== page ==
“All shipping lines calling Chattogram terminals are heavily impacted, with vessels waiting an additional 7 to 10 days on average above the normal berth wait times,” according to a notice to customers from ANL, an Australia-based carrier offering worldwide shipping services.
What about our export growth?
We are incurring losses as the congestion has increased operation cost of the businesses. According to JOC, after cranes at the two jetties unload containers from 8.5-meter-draft vessels to reduce their draft to 6 meters, the ships are shifted to other jetties with a depth of 6.5 meters to unload the rest of the containers and the process repeats.
This is leading to higher costs on top of the delay because of the need to pay two different groups of workers to unload the ships. Meanwhile, ocean carriers have been pushing congestion surcharges for Chattogram-bound container ships from Shenzhen, Shanghai, and Guangzhou by $50 to $275, according to port officials.
From June 15, 2017, Maersk Line began charging $600 per container into Chattogram ships from the north and south Asia, up was from $400 to $450 in November last year.
Prothom Alo reported citing Bangladesh Bank that 26 percent of the commodities are imported from China. A total of 1,00,000 containers (each 20 foot-long) arrive at the Chattogram port every month. If $100 for each container is collected, the businesses have to spend an additional Tk 800 million every month.
Over the years tariffs have also increased. Since 2012, the port’s capacity has grown by only 8,000 TEU while the number of container-handling equipment has been flat. However, the newspaper reported that However, no jetty has been constructed in the last nine years.
For the export-oriented industry lead time is a big concern. It increases the production cost and sometimes has to bear airfare for the delay to meet the lead-time.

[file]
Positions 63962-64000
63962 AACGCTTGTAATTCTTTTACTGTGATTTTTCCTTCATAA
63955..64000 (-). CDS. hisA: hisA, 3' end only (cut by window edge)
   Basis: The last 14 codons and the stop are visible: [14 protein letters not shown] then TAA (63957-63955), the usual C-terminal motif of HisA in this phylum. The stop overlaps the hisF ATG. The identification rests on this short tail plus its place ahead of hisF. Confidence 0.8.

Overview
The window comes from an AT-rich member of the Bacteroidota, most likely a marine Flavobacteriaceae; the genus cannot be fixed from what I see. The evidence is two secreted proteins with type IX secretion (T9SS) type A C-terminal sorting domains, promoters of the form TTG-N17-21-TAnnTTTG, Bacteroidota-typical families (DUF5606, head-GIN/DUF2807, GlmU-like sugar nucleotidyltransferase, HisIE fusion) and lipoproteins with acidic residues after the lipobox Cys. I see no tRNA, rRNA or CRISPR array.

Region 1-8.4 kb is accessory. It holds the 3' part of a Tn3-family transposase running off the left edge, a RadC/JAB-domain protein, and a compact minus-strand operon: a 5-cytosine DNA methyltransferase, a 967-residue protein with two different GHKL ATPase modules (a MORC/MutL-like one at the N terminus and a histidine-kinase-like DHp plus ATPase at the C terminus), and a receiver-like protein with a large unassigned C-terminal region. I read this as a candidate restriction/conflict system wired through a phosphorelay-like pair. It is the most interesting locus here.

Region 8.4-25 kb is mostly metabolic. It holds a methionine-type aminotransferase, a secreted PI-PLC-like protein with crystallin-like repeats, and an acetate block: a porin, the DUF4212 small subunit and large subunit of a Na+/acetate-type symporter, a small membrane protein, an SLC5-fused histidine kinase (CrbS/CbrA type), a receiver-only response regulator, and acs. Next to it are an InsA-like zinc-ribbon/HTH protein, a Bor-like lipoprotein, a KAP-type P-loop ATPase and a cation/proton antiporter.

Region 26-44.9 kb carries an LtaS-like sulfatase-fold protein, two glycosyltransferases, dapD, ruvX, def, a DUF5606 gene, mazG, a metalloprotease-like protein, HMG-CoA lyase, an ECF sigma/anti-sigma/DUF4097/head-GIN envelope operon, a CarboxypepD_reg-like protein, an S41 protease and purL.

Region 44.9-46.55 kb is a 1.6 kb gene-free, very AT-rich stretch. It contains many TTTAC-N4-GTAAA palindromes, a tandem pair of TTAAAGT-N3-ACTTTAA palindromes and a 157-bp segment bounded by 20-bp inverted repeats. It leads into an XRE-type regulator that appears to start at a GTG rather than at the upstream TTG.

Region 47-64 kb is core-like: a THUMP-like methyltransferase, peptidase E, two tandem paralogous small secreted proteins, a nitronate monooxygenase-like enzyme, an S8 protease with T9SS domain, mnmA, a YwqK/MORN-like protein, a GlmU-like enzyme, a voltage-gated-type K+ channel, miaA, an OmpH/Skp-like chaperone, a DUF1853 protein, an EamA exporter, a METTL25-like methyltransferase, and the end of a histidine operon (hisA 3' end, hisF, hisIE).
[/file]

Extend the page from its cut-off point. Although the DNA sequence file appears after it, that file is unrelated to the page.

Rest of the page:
“There is still a shortage of required equipment at the Chattogram port, the principal port of the country, to handle the current export-import shipment. While the roads and highways are not in good shape to ensure smoother transportation of goods to the port,” Faruque Hasan, former Senior Vice President, Bangladesh Garment Manufacturers and Exporters Association (BGMEA) told the Textile Today.
Due to congestion at the Chattogram port, sometimes garment exporters have to ship goods by air, which costs a huge amount of money. While sometimes the manufacturers have to offer a discount on price due to delay in shipment, Faruque Hasan added.
In the fiscal year 2017-18, Letters of Credit (LC) settlement reached at $51.53 billion, up 16.40 percent year-on-year according to Bangladesh Bank data. Investment in manufacturing increased imports, while the imports for megaprojects expedited the growth of import.
On top of that, Bangladesh has to think about its target of $50 billion export target by 2021 and other economic vision. In the year to come, Bangladesh on track to see huge investment from home and abroad said Hasan.
As a result, the port will see more cargo handling in line with the increased volume of export and import. So, it will likely to bring woes to the business community, said Hasan, also Managing Director of Giant Group.
What is going on in the minds of foreign investors?
Japanese companies were asked in JETRO’s (Japan External Trade Organization) survey, what is the underlying reason for the business expansion in particular countries? In their case, Bangladesh is at the top priority due to cheap labor availability.
At the same time, there are some major issues that they and other foreign investors do not like at all. These are difficulties regarding product quality control, low-quality employee, the complexity regarding the wage increase and most importantly delay in releasing goods from customs.
According to JETRO survey, Pakistan takes the most time among the seaport of 19 countries. To release the imported goods, Pakistan takes 16.6, Bangladesh 15.8, Myanmar 13.3 and India 12 days. Likewise, Bangladesh takes the most time in the airport. That is 7.9 days.
Bangladesh’s position on the World Bank’s Ease of Doing Business Index is 176th among 189 countries. In this case, Afghanistan is also ahead of Bangladesh. Bangladesh’s position in the World Bank’s Logistics Performance Index is 100th among 160 countries. Huge delay in product release is the main reason behind the worst position of Bangladesh in ease of doing business.
In the open market competition, international customers naturally prefer shorter lead-time and try to ensure it. No international buyer wants to accept the delay. To compete in the market effectively the readymade garments sector needs reliable and shorter pipeline source for finished fabrics of export quality. There is no scope of self-satisfaction for getting foreign investment only for the sake of cheap labor.
This is high time we sorted out the port congestion problem. To achieve this, some new investments are required for making the port facilities smoother. Otherwise, Bangladesh can eventually become a bad egg for foreign investors.